By adding these nutritious powerhouses to your garden, you can easily improve your health and benefit from the wide variety of nutrients and satiating carbohydrates contained in these humble tubers. Plus, by growing them yourself, you can avoid some of the pitfalls of conventionally grown potatoes, like exposure to pesticides and heavy metals in soil. Like onions, you’ll need to research proper containers for growing potatoes if you don’t have access to a garden plot.

4. Tomatoes

Regular consumption of tomatoes is linked with decreased risk of chronic illnesses like cancer and cardiovascular disease.

Lycopene, the carotenoid responsible for the pink and red colors in tomato fruit, is a potent antioxidant that has been extensively studied for its ability to prevent carcinogenesis and atherogenesis. Scientists have estimated that lycopene may be up to 10 times more potent than other antioxidants like α-tocopherol. An increased intake of tomato has been associated with a decreased risk of prostate and breast cancers.

Tomatoes are some of the easiest plants to grow in either a container or in a garden plot, making them a prime vegetable for first-time gardeners.

5. Cauliflower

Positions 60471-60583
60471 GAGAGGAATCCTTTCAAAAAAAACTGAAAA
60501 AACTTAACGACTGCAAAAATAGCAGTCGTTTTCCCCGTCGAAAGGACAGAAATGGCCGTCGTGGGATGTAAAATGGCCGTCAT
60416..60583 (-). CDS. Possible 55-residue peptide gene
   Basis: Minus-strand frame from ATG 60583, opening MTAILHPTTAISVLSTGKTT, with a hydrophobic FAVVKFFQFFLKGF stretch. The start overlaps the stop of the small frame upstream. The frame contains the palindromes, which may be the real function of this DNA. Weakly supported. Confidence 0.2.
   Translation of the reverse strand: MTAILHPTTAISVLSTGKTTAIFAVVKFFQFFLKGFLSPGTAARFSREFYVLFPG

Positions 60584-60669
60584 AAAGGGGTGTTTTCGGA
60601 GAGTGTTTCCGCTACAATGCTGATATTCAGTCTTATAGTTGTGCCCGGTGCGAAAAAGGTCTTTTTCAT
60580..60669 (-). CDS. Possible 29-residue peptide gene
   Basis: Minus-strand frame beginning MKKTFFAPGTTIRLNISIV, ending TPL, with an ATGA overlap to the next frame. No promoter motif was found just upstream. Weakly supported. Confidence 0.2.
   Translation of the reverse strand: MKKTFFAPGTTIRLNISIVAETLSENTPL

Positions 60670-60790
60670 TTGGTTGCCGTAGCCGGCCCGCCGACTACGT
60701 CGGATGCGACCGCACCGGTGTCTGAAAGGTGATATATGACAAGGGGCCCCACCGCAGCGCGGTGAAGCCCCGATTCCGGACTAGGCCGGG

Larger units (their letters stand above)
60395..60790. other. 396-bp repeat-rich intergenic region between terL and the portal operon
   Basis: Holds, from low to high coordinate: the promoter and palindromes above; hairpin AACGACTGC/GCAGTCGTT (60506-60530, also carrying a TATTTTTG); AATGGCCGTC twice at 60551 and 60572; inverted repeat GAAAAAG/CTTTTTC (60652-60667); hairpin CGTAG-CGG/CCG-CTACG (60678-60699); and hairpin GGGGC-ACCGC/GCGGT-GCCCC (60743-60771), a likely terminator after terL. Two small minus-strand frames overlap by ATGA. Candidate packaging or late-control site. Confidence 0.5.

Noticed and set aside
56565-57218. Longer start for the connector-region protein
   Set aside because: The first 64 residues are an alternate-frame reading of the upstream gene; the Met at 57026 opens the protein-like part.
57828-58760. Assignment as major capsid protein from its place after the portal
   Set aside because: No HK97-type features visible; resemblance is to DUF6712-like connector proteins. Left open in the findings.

Both white and purple cauliflower species are high in phenolic compounds, which directly contribute to antioxidant action in the body. Purple cauliflower is especially high in anthocyanins, a type of phenolic compound that gives purple cauliflower its rich color. This potent antioxidant offers anti-inflammatory and antiviral protection in the body.

Research indicates that cauliflower leaves may have potent anti-inflammatory and antioxidant properties. Scientists are eagerly testing the various health benefits that cauliflower leaves may offer.

While cauliflower can grow quite large and needs plenty of space to grow, it has a shallow root system, making it ideal for growing in raised garden beds or containers.

6. Bell Peppers

The potent antioxidant and bioactive compounds found in bell peppers (also known as sweet peppers) may protect against Alzheimer’s disease. Green, yellow, and red bell peppers are all high in phenolic compounds and ascorbic acid, which protect the body’s cells via free radical scavenging activity.

Interestingly, organic growing methods seem to increase the antioxidant potential of bell peppers, while conventional growing methods may decrease the amount of helpful compounds like carotenoids and vitamin C—another reason to grow these antioxidant powerhouses in your own garden.

This list only scratches the surface of the numerous vegetables and fruits you can begin growing in your own garden or in containers around your home. For more information on the research surrounding the benefits of vegetable intake, please visit the GreenMedInfo.com vegetable research database.

The GMI Research Group is dedicated to investigating the most important health and environmental issues of the day. Special emphasis will be placed on environmental health. Our focused and deep research will explore the many ways in which the present condition of the human body directly reflects the true state of the ambient environment. This work is reproduced and distributed with the permission of GreenMedInfo LLC. Sign up for the newsletter.